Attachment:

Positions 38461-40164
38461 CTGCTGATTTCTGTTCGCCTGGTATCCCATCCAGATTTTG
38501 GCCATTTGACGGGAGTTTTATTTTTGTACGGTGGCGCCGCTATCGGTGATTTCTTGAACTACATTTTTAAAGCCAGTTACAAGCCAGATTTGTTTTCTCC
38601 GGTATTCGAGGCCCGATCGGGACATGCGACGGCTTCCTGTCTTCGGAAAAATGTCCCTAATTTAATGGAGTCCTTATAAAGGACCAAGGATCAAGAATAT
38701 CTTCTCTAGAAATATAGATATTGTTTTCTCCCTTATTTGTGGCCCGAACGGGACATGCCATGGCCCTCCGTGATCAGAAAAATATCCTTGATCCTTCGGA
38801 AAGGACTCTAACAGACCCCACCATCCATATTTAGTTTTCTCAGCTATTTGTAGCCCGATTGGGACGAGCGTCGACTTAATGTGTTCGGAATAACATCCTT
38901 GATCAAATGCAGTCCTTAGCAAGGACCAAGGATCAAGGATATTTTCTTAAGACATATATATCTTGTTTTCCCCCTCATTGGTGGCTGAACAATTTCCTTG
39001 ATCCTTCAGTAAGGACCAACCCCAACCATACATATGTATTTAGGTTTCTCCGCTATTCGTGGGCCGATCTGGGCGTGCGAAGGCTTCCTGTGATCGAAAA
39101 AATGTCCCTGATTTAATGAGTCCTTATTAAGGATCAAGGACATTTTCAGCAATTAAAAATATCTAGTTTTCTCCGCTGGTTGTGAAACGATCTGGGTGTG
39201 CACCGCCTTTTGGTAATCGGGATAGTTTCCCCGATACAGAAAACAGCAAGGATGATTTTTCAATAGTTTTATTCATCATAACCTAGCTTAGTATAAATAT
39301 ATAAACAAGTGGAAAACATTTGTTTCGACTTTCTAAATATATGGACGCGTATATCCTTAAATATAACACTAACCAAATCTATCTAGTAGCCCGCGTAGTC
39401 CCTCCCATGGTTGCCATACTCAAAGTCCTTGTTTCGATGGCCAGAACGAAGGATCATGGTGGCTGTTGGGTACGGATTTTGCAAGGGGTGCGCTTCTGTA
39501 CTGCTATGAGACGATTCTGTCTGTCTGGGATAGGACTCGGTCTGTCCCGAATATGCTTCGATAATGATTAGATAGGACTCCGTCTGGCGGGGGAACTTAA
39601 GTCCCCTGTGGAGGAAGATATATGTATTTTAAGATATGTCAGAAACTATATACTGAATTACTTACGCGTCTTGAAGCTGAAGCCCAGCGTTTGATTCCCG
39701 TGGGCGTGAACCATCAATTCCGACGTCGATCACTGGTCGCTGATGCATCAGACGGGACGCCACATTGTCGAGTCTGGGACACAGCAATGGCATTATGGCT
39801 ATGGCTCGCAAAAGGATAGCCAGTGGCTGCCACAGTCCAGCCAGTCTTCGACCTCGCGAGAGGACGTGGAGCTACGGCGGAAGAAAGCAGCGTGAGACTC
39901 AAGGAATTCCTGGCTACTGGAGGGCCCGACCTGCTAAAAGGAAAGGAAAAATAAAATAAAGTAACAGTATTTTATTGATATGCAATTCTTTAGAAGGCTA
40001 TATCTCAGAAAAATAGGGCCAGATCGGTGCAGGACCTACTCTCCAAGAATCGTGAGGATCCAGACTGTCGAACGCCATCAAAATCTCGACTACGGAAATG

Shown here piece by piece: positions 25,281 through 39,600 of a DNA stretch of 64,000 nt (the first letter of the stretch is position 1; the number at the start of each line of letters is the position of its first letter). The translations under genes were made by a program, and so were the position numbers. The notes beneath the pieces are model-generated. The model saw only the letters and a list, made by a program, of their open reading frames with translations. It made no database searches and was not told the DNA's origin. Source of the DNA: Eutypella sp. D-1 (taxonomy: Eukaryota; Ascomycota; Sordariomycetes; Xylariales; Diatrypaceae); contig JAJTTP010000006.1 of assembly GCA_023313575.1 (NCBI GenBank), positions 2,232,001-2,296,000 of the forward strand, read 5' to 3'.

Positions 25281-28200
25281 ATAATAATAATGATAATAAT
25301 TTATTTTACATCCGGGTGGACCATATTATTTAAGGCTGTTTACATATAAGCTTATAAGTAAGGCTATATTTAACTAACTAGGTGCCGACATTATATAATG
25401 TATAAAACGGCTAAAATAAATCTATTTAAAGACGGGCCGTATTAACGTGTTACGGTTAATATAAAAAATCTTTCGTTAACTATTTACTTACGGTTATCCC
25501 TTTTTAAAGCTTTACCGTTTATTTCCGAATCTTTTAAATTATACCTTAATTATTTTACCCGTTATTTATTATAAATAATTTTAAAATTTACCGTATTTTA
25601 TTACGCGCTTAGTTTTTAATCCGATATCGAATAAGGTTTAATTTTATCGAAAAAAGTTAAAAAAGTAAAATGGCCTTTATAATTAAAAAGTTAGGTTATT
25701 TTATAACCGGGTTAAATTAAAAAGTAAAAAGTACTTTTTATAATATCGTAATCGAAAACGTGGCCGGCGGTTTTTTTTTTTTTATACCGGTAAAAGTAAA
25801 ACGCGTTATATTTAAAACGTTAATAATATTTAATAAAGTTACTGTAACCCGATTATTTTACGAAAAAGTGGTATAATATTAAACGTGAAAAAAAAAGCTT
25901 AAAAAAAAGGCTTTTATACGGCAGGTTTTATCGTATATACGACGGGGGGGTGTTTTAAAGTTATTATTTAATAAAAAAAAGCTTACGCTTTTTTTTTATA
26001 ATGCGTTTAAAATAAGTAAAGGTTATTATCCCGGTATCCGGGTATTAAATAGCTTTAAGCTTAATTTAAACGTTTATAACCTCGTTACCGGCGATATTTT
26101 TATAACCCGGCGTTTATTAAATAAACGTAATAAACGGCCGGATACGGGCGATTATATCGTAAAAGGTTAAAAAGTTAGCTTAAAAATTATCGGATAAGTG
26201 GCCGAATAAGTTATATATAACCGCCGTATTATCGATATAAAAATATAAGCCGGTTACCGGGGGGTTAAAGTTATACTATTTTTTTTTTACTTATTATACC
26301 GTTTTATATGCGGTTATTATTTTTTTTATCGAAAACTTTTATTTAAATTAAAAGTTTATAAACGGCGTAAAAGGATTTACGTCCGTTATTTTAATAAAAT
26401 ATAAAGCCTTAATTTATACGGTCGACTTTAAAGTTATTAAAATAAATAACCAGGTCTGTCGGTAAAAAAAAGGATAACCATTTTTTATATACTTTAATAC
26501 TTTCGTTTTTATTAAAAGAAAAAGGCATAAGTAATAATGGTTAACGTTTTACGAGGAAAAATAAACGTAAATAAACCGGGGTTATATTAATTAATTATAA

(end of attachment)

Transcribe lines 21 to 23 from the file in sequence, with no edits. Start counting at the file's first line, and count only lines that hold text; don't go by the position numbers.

25281 ATAATAATAATGATAATAAT
25301 TTATTTTACATCCGGGTGGACCATATTATTTAAGGCTGTTTACATATAAGCTTATAAGTAAGGCTATATTTAACTAACTAGGTGCCGACATTATATAATG
25401 TATAAAACGGCTAAAATAAATCTATTTAAAGACGGGCCGTATTAACGTGTTACGGTTAATATAAAAAATCTTTCGTTAACTATTTACTTACGGTTATCCC